Red Sox News: Chris Sale gives an update on Tommy John surgery

FORT MYERS, FLORIDA - FEBRUARY 17: Chris Sale #41 of the Boston Red Sox throws a bullpen session during a team workout at jetBlue Park at Fenway South on February 17, 2020 in Fort Myers, Florida. (Photo by Michael Reaves/Getty Images)
FORT MYERS, FLORIDA - FEBRUARY 17: Chris Sale #41 of the Boston Red Sox throws a bullpen session during a team workout at jetBlue Park at Fenway South on February 17, 2020 in Fort Myers, Florida. (Photo by Michael Reaves/Getty Images) /

Boston Red Sox ace Chris Sale gave an update yesterday on his recent Tommy John surgery and how he plans to go about his rehab during the COVID-19 crisis.

There’s been a bit of news lately in the baseball world after what’s felt like an eternity of nothing. Yesterday, Red Sox lefty Chris Sale had a conference call with the media and spoke about several topics including his recent surgery, his rehab plan, and even COVID-19.

Sale had the surgery last week which came as a surprise to some while it was expected by others. The surprise was more because the Red Sox denied vehemently that he would need the surgery. Then as soon as the season was put on ice, they announced he’d be going under the knife.

If you weren’t shocked that he’d need to get the surgery then you’re part of the majority, at least the majority that I’ve seen. Between his body type and throwing motion, it’s no surprise that his arm would eventually need repairing. It was good to hear from the southpaw though as he’s been pretty quiet during the whole situation. There have been some quotes here and there but nothing similar to a direct question/answer session like yesterday.

"“It’s funny to say this but I’m actually really happy with where I’m at right now,” Sale said. “I’ve been chasing a ghost for seven months, to have a definitive answer. To have a finish line.”"

I’m not shocked to hear that he’s relieved despite the long road ahead, he’s been on this ride even longer than Red Sox Nation. Several years of breaking down as the seasons progresses towards the fall have finally been concluded. Hell, even last year he had to be shut down early due to issues in his throwing arm.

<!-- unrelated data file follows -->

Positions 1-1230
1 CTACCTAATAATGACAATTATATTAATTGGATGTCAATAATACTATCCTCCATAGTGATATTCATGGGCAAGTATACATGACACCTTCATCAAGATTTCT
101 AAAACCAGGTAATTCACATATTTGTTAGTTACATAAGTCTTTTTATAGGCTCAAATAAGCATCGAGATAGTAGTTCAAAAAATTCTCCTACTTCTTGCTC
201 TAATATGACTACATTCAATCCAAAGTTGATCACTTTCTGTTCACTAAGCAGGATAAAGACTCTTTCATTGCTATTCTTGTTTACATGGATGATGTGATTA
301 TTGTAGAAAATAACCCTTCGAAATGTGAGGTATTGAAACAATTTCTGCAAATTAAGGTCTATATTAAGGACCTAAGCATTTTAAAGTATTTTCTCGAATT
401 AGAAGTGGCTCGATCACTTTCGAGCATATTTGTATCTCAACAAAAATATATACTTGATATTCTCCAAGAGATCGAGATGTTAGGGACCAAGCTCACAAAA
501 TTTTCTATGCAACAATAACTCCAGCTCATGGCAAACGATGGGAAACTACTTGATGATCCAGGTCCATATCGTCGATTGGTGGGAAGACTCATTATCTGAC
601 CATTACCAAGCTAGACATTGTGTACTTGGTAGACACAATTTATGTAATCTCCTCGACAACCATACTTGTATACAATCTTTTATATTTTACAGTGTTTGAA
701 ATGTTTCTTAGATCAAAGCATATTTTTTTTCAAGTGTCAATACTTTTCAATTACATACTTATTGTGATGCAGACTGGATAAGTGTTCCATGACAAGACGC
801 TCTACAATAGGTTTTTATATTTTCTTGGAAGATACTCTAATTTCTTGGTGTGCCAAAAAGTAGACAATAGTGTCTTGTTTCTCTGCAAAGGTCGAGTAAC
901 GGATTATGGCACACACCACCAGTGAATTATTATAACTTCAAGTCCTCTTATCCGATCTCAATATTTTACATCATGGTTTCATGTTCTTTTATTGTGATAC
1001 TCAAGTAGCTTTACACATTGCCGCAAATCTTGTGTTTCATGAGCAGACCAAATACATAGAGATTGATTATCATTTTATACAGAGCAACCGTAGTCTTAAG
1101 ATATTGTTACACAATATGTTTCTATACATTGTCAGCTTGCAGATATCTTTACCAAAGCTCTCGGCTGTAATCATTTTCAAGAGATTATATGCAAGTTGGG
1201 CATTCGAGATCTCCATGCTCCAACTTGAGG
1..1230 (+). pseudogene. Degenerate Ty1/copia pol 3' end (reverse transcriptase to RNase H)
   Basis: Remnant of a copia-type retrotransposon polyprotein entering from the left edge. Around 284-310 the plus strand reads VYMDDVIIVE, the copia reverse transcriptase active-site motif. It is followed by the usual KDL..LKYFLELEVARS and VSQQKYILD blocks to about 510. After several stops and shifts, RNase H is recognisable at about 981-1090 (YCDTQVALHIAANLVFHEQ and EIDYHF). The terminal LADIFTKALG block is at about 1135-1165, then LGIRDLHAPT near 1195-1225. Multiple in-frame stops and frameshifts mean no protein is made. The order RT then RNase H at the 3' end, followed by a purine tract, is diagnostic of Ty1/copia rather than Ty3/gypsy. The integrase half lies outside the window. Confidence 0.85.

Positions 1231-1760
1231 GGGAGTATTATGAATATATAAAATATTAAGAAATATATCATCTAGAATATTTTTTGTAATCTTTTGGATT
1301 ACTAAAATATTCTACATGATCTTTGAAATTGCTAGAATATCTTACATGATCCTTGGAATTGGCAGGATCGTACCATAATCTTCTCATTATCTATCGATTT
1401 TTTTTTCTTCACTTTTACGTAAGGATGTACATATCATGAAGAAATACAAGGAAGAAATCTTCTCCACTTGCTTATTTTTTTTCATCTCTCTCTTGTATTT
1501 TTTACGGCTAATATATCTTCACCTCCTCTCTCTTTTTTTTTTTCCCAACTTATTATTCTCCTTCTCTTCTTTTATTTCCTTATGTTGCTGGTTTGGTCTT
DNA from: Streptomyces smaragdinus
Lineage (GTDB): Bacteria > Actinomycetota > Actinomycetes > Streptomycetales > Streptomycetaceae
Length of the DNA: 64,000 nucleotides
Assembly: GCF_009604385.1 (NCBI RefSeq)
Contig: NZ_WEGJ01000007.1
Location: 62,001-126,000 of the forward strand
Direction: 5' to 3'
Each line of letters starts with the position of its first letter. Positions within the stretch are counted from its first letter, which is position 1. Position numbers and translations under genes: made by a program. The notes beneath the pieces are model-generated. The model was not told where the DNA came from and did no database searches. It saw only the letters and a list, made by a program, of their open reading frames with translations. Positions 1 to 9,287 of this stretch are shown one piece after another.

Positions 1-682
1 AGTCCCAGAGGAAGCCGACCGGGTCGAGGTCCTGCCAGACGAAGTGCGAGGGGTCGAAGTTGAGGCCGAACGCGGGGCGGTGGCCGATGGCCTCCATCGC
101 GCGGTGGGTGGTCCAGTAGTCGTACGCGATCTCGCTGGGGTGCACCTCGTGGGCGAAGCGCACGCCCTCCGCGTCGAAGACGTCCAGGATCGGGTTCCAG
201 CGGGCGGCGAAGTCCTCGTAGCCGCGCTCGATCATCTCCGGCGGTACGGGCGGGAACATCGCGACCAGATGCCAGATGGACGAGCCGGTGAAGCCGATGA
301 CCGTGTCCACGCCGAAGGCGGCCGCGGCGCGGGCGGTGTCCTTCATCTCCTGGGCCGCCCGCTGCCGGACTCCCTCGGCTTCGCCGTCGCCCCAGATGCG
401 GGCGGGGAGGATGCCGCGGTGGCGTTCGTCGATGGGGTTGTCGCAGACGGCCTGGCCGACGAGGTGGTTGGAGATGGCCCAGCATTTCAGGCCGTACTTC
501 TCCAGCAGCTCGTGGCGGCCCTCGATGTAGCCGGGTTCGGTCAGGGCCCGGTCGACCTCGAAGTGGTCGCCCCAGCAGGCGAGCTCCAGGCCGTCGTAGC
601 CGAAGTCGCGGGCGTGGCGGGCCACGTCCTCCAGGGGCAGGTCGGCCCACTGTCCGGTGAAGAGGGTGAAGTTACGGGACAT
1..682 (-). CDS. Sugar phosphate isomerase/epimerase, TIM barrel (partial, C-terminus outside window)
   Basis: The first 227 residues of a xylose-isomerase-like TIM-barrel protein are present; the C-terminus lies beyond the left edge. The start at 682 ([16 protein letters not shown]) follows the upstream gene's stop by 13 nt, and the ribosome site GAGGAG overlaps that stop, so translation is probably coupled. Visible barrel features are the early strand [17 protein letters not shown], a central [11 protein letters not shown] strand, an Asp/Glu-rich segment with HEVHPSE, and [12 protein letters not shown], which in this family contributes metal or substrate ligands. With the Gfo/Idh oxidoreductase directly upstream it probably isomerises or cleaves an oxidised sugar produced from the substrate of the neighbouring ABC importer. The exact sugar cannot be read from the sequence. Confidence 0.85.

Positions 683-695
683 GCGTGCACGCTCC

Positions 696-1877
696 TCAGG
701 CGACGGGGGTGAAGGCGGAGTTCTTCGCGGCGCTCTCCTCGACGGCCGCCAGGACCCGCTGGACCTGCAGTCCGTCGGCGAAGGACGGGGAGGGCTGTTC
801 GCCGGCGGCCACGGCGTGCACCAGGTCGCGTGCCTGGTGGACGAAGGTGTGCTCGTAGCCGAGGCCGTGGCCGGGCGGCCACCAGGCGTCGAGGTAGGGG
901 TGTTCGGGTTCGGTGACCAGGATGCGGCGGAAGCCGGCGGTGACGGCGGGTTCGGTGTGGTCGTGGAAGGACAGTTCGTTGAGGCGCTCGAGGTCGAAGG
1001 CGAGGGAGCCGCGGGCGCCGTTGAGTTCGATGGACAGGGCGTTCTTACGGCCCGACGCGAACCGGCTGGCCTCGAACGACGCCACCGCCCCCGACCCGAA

Now that the surgery has been completed, he can focus solely on rehabbing and getting back to full strength. There’s no baseball to worry about as far as we know in 2020 so there’s no reason to be rushing to get back onto the mound.

Not only did he miss the final chunk of the season but then the entire winter felt like a choose your own adventure story. If Sale chose to just rehab then he’d have to fast-forward to page 33. If he chose to get surgery then it was off to page 65 to see what his fate would be. However, by getting the surgery when he did in the wake of the current medical crisis, as bad as this sounds, it was probably the best-case scenario.

"“The thing I was upset with the most was that I truly thought I was in the clear,” he said Tuesday. “You guys saw me throwing bullpens, you saw me playing long toss. I was ripping the thing. I was getting after it. I had all the confidence in the world coming into spring training that my arm was going to be as good, if not better, than it has been my entire career.”"

Getting surgery during an unprecedented time when hospitals and medical staff are stretched to their max never feels like a good idea. But the Red Sox and Sale both did their due diligence to make sure they weren’t going to further tax and already exhausted staff.

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We all know the ups and downs that Sale went through this winter with his pesky left elbow. One day it seemed like we were getting the Conductor back as we knew him, and then he’d have to stay off the hill for a week. The surgery now gives anyone and every one an idea of what the future holds. No more doubts, no more questions, just answers and a goal for the future.

After what felt like months of denial it’s refreshing to see that a path has finally been chosen and we’re all heading down it. It’s still unknown whether or not we’ll be seeing any Red Sox baseball in 2020, and if we do, just what it’ll look like. It is pretty clear that we won’t be seeing Sale on the bump anytime soon and maybe not even until mid-2021.

I think by now we’ve all heard or read the report from ESPN’s Jeff Passan about the league trying to configure a way to play the beginning of the season entirely in Arizona. How exactly that would work is mind-boggling and I don’t envy anyone that is a part of those meetings. So even if we do get to see the Red Sox on the field this summer, we very well may not be able to see them inside the confines of Fenway Park.

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The world is still very uncertain right now as it seems like we’re getting hourly updates on COVID-19 and where it puts everyone. As far as Chris Sale is concerned, having the surgery at this time may have been in his best interest. With no need to rush through his rehab he can properly heal and get back to Boston at full strength. I for one can’t wait to see the lefty back on the mound baffling hitters with his slider on a regular basis.